Why fighting at work can be healthy and how to go about it
Confront early, confront often — and other best practices
The people you work with will eventually tick you off. Bosses give orders that make your job harder, co-workers talk too loudly on the phone, subordinates are insubordinate. Sometimes people just disagree with you.
The most common response to workplace annoyance is to ingest it and metabolize it into insomnia or neck pain. Refusing to acknowledge that we're bothered indulges our natural aversion to conflict and honours the cheek-turning ethos of workplace harmony. Passive aggression is also popular. Many prefer reveal obliquely that they're unhappy but refuse to say why. Ambiguous comments, condescending looks, and behind-the-back chat stock a simmering pot of workplace rancour. But neither approach solves the problem.
A growing number of business experts have been arguing that open confrontation, rather than passive silence, is the best way to change the behaviour of others, to keep a team productive, and to improve relationships between colleagues. As Walter Lippmann wrote in The Stakes of Diplomacy, "Where all think alike, no one thinks very much."
There's actually plenty to gain from confronting others in a healthy and appropriate manner, but many avoid it. Here are some tips on how to do it right.
Tame your fear
Many imagine that voicing disagreement, especially with a superior, will draw dire consequences. "I'll be fired"; "Everyone will think I'm a jerk"; "The person I confront will hate me forever" and so on. According to workplace dynamics expert Amy Gallo of the Harvard Business Review, most people overestimate these risks, sometimes even exaggerating the consequences of confrontation simply as an excuse to avoid a socially awkward situation. Gallo recommends considering the consequences of not speaking up in some situations instead. If you don't say something, your co-worker might keep sharing his "hilarious" Jackie Chan impression with you at every opportunity. Is that what you really want?
Pick the right fight
While conflict can be useful and productive, don't jump at every opportunity. Some of the most tempting opportunities for confrontation will be those that give you a chance to show up an enemy or rival, to look smart, or to settle old scores. If you're going to bother getting into a conflict, you might as well get something out of it. According to Saj-Nicole Joni and Damon Bayer, authors of The Right Fight, you should be picky when picking fights, and engage only in fights that have the potential to be one that "creates lasting value, leads to a noticeable and sustainable improvement, and addresses a complex challenge that has no easy answers." To do so, they recommend focussing on the future and avoiding fighting over apportioning blame for past events.
It isn't always easy to think spontaneously in the middle of confrontation. Amy Gallo recommends doing a little prep work before speaking up. Consider how important is the problem to you and your organization, and envision a solution that you can propose. Then, speak to friends or colleagues that you trust. This is important both because it helps you to gather more than one perspective on the issue and allows you to gather allies to back up your point of view should you need it.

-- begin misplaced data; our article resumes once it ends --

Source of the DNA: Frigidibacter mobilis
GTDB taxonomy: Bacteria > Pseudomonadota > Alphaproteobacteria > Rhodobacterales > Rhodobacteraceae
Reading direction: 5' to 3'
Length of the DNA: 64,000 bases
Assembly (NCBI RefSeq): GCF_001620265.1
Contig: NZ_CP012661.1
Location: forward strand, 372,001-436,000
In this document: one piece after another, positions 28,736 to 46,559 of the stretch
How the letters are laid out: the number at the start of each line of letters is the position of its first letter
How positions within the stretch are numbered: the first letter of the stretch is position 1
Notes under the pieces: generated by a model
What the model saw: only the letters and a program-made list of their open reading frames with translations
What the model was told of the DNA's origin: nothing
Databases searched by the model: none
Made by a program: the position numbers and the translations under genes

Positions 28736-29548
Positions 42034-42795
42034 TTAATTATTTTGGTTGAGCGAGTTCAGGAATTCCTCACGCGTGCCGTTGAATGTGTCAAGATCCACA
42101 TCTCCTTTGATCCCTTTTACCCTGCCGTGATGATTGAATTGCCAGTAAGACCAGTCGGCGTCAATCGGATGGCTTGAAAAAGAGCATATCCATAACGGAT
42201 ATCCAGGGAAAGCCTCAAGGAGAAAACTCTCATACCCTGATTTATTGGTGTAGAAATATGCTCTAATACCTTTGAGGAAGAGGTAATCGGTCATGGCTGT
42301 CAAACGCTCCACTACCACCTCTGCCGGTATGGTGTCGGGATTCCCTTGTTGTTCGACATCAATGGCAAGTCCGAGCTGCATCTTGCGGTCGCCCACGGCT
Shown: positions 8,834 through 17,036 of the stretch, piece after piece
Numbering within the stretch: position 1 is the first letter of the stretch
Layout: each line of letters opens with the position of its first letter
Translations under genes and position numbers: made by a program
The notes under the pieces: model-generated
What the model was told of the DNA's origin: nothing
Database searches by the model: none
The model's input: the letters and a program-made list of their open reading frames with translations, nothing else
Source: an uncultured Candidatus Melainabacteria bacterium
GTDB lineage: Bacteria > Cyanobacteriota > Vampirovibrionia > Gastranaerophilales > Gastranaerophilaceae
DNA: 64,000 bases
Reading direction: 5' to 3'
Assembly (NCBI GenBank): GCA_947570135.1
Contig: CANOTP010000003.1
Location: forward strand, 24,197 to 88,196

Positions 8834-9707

Confront early, confront often
Confrontation is easy to postpone. People hate to do it, feel guilty about it, and think it makes them look bad. In an interview with the Wall Street Journal, organizational psychologist Mike Woodward said "Time doesn't heal all wounds, it only makes them harder to repair." Postponing a confrontation raises the stakes of the conflict. Suppose a colleague regularly interrupts your work to stand in your doorway and chat casually. If you explain that you prefer not to be interrupted the first or second time, there's a better chance that won't be offended. If you only tell them the twentieth time they do it, they'll feel the resentment you've stored up from the last nineteen, dramatically raising the stakes of the confrontation.
Don't "lose the peace"
It's quite possible to "win" the initial confrontation by showing that the person was wrong, but to make your life worse by creating or hardening enmity. According to Kathleen McAuliffe at Career Contessa, your approach to a conflict can make the difference between "healthy disagreement and soul-crushing drama." McAuliffe recommends giving yourself enough time to cool down so you can remain in control during the confrontation. When your colleague presents their position, try to understand it rather than just listening for where they get it wrong. Instead of making generalizations or assumptions about your colleague focus on specific concrete examples. In the end, you are looking for a compromise that everyone can live with, not to humiliate your opponent.
Clifton Mark is a former academic with more interests than make sense in academia. He writes about philosophy, psychology, politics, and pastimes. If it matters to you, his PhD is in political theory. Find him @Clifton_Mark on Twitter.